The TikTok ban debate: implications for security

June 24, 2024
Never before has such a popular social media app been so front and center in international relations, with implications for cybersecurity, privacy, free speech, data protection, election influence and much more.

It is rare for federal legislation to receive such wide bipartisan support on such a controversial topic in the public sphere. However, it’s clear that large majorities in both parties see TikTok as a serious threat to U.S. national security.

As a former NSA employee, I always view this through the lens of “you don’t know what you don’t know.” That is, there are likely classified (secret / non-public) examples that the public is not seeing to justify these extreme government actions to protect Americans.

Furthermore, while the analysis provided (see your article: Cyber experts debate possible TikTok ban, national security vs. free speech | Security Info Watch) presents many great points and different sides of this debate, it fails to view this discussion as part of a wider debate that includes other threats to national security that led to bans. For example, the FCC has banned Kaspersky Labs software, and the U.S. bans new Huawei, ZTE equipment sales, citing national security risk.

Why TikTok?

The government decides to ban or legislate technologies when there are significant national security risks. This legislation is often implemented through executive orders or specific laws. The public reaction can vary, with some supporting the measures for safety and others concerned about censorship and market impact.

Generally, these decisions are accompanied by debates about privacy, security and freedom of information. But what is it about TikTok, in particular, that has led to such an impassioned, mainstream debate?

For one, prior tech companies and products that have been regulated do not have nearly the installed base and media attention that TikTok does, nor grabbed the hearts and minds of so many young people in America.

TikTok is now a significant player in the social media landscape. As of 2023, TikTok had more than 150 million users in the U.S. alone. On average, American adults spend more than an hour per day engaging on the platform. This popularity underscores TikTok’s influence, making its potential ban a significant issue for users, businesses and the broader tech industry.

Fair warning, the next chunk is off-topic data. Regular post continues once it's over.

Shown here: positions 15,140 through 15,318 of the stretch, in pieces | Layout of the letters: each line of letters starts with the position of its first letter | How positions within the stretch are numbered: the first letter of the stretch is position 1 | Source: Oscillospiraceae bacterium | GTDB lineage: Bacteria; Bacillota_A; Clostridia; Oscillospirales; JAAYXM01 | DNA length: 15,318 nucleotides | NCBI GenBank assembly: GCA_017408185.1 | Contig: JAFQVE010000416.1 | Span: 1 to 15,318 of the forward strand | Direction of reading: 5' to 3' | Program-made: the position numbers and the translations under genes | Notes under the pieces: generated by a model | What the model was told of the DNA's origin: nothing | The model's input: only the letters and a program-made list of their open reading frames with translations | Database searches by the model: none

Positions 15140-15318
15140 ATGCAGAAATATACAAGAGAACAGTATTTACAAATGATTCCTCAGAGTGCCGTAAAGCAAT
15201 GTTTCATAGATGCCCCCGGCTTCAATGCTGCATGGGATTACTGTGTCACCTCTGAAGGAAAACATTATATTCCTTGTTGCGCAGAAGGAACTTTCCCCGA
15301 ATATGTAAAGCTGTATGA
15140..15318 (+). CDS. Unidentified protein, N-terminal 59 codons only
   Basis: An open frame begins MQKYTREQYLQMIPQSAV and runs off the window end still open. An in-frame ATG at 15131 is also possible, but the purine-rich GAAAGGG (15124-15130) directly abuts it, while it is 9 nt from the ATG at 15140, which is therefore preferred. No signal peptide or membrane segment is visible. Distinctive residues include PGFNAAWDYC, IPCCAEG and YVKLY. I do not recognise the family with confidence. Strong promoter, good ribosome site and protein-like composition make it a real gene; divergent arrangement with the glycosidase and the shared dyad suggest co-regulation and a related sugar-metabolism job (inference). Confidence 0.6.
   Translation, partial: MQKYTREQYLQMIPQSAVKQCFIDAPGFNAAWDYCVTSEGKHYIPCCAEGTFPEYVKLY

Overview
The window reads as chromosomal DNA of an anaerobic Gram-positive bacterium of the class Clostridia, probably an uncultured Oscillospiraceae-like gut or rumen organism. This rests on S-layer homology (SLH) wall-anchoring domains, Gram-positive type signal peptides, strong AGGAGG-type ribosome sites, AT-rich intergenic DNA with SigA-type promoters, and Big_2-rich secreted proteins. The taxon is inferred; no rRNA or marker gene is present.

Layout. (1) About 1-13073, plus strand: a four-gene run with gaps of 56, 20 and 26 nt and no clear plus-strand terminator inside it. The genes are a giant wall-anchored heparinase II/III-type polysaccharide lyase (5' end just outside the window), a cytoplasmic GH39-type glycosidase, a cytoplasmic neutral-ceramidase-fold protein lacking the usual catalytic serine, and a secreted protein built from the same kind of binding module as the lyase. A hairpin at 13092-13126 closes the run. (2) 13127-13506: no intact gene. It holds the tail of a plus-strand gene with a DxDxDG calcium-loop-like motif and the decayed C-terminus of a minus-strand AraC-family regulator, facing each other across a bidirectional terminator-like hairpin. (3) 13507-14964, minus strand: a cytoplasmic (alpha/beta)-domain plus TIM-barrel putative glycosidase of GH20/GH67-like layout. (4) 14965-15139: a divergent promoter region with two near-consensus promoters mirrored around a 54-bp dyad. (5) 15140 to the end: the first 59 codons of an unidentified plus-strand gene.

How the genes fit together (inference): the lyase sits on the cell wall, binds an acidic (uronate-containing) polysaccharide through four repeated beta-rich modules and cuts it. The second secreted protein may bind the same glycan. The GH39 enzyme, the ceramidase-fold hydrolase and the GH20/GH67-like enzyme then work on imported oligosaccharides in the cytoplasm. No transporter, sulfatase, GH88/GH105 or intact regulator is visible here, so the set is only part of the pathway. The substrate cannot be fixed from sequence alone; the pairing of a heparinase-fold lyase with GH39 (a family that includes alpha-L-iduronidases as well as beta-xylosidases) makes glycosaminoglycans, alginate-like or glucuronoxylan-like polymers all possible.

Actions by Other Countries

Nevertheless, TikTok is part of a wider range of products that can be banned by the recent legislation – when deemed to be in the nation’s best interest.

Remember also that several other large countries, including India, have banned TikTok nationwide. And let’s not forget that China bans U.S. social media apps to maintain strict control over information and prevent foreign influence. Apps like Facebook, Twitter, and Instagram are banned due to concerns about spreading unregulated information.

The Chinese government also fears these platforms could be used for political activism or dissent. So by banning these apps, China aims to protect its national security and social stability. Instead, China promotes its own platforms like WeChat and Weibo, which are easier to monitor and control. 

In the case of TikTok here in the U.S., the lawsuits filed by ByteDance will likely take many months, perhaps even years, to resolve. And meanwhile, negotiations continue regarding a potential sale.

What the Options Are

TikTok could still operate in the U.S. if it addresses national security concerns by selling its U.S. operations to a non-Chinese company. Another option could be implementing stricter data privacy measures and allowing regular audits by U.S. officials. These steps could help assure the U.S. government that user data is safe from foreign access, but the road is long.